Cybersecurity

Attor Malware Targets Diplomats Since At Least 2013

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ESET researchers stumbled upon a new malware they say is designed to target diplomatic and government entities. The researchers say it has been utilized in attacks targeting Russian-speakers for at least 7 years.

The malware the researchers named “Attor” offers the unusual capabilities of GSM fingerprinting mobile devices via the AT protocol, the use of encrypted modules, and Tor-based communications. It’s the combination of the use of AT commands & Tor that give the malware its name.

Attor is built with a modular architecture, each module is developed for persistence, data collection, an exfiltration channel, communication with the malware’s (C2) command and control server, and some further surveillance capabilities like the recording audio, keystroke logging and screen captures.

Some of the applications targeted by the malware indicate the attackers are interested in privacy minded users. The malware targets included encryption tools like TrueCrypt, VPN applications, secure mail clients including Bat! and HushMail, and the secure web browser, Dragon.

According to the report, “Attor’s core lies in its dispatcher, which serves as a management and synchronization unit for additional plugins. It also provides an interface for the plugins to call Windows APIs and cryptographic functions indirectly.”

A dropper delivers this main dispatcher and several plugins, the dispatcher will worm itself into most running processes on the compromised device, except for Symantec security products and some system processes. The dispatcher itself is a dynamic-link library.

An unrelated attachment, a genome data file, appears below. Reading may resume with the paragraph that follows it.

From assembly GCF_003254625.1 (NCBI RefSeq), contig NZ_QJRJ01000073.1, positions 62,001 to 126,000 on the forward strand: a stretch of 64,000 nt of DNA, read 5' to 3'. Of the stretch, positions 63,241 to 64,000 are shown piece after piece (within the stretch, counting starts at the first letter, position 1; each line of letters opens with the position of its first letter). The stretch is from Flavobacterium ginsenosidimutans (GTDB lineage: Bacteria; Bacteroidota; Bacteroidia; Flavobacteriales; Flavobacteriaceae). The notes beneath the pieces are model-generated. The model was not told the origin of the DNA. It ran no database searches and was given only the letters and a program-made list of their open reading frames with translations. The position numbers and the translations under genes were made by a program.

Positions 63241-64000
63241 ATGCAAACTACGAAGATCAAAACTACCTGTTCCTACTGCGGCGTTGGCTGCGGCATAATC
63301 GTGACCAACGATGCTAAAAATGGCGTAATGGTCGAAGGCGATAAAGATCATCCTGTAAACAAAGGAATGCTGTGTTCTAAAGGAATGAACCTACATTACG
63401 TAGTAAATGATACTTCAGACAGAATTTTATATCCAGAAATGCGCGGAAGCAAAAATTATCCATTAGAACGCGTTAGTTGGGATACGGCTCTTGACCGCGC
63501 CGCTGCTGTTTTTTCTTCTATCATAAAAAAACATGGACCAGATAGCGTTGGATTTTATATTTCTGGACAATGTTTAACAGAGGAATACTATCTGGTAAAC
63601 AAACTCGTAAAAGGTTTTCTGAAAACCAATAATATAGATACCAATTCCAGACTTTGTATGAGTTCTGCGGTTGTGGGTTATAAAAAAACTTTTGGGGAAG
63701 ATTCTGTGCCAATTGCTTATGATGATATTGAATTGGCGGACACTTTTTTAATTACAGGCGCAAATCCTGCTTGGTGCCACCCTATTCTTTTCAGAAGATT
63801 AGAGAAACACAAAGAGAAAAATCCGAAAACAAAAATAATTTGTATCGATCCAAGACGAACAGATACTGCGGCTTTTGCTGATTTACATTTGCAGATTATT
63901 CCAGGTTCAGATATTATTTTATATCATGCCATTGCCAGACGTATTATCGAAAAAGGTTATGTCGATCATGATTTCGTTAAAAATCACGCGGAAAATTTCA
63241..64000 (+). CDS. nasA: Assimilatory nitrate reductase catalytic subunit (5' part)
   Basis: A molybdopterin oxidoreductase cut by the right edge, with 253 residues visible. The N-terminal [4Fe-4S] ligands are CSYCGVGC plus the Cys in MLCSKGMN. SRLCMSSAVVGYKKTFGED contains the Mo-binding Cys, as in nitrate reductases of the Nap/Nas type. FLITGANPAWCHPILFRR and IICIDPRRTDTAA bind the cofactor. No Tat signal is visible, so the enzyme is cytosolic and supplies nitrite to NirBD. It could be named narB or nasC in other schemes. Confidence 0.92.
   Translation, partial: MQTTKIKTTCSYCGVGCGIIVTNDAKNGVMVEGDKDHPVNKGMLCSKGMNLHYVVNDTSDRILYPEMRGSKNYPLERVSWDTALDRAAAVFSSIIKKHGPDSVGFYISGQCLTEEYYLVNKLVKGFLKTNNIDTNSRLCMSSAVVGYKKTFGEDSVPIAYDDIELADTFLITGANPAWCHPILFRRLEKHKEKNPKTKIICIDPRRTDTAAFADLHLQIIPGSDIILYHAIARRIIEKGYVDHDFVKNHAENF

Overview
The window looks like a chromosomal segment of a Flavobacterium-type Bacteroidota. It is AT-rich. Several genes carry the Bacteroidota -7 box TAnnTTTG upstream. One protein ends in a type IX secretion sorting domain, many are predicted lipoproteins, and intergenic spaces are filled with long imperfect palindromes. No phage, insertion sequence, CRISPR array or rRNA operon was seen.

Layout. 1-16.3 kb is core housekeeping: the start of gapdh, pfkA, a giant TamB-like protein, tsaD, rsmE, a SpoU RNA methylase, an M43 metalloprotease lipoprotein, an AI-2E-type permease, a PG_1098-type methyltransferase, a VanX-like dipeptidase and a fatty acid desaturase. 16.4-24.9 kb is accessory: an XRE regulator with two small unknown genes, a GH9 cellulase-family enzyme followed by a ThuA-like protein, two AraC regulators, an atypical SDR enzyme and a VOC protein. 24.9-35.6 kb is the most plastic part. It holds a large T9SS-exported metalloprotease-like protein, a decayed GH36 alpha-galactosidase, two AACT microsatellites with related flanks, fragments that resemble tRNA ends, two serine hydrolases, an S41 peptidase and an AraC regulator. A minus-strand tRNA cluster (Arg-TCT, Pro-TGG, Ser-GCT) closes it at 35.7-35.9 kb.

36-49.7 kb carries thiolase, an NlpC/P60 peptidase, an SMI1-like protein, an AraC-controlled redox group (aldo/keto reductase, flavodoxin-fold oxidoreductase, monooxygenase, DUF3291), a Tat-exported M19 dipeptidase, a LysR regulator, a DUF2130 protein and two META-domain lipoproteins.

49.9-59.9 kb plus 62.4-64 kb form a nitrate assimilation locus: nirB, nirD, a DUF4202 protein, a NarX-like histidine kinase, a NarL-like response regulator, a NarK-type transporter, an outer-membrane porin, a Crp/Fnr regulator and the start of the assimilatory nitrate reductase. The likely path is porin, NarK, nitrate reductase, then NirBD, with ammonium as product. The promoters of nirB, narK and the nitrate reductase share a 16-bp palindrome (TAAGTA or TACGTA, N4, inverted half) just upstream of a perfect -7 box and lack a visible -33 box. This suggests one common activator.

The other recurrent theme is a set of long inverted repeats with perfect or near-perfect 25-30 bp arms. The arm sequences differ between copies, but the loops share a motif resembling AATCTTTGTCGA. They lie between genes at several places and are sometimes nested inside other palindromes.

Once inside a device Attor started monitoring and data harvesting by loading plugins for thinks like email services, office software, archiving utilities, cloud storage, file sharing tools, VoIP applications and messaging services. Attor also targets specific processes associated with Russian social networks.

“Attor has built-in mechanisms for adding new plugins, for updating itself, and for automatically exfiltrating collected data and log files,” says ESET’s report, adding that the plugins are hard to detect as they “are stored on the disk in a compressed and encrypted form, with the valid form of the DLL only being recovered in memory, when the dispatcher loads the plugin. This probably is an attempt to thwart detection, as the plugin DLLs are never present unencrypted on disk.”

One plugin Attor loads for device monitoring uses file metadata information harvested from connected phone, modem, and storage devices for fingerprinting. ESET says that these GSM fingerprinting capabilities are for targeting older modems and phones allowing the retrieval of subscriber and device based on identifiers like IMSI, IMEI, MSISDN, and software version.

ESET was able to analyze a few dozen infected devices, but researchers aren’t able to pinpoint the initial access vector. They also are unsure of the full data the malware is able to collect and share. Because of Attor’s use of Tor and other encryption techniques it has been largely undetected, although the malware has been used in targeted attacks since at least 2013.

According to ESET, “The versioning information in the plugins suggests there are other plugins that we have not yet seen”, adding that the research “provides a deep insight into the malware, and suggests that it is well worth further tracking of the operations of the group behind this malware.”

Header Image: “Danger in the Air”by cogdogblog

Natalie Klein
Natalie Klein
A small town girl living in a robots world. But these robots only exist online and don't look like Gabriel Luna. I cover things relating to AI and cybersecurity, topics that are increasingly converging.

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